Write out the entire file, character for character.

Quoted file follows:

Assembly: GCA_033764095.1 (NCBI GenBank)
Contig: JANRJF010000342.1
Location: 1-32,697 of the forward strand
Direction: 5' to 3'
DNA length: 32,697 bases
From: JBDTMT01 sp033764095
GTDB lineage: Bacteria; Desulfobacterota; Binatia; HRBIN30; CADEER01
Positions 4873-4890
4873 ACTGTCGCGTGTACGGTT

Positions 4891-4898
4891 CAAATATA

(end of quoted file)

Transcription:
Assembly: GCA_033764095.1 (NCBI GenBank)
Contig: JANRJF010000342.1
Location: 1-32,697 of the forward strand
Direction: 5' to 3'
DNA length: 32,697 bases
From: JBDTMT01 sp033764095
GTDB lineage: Bacteria; Desulfobacterota; Binatia; HRBIN30; CADEER01
Positions 4873-4890
4873 ACTGTCGCGTGTACGGTT

Positions 4891-4898
4891 CAAATATA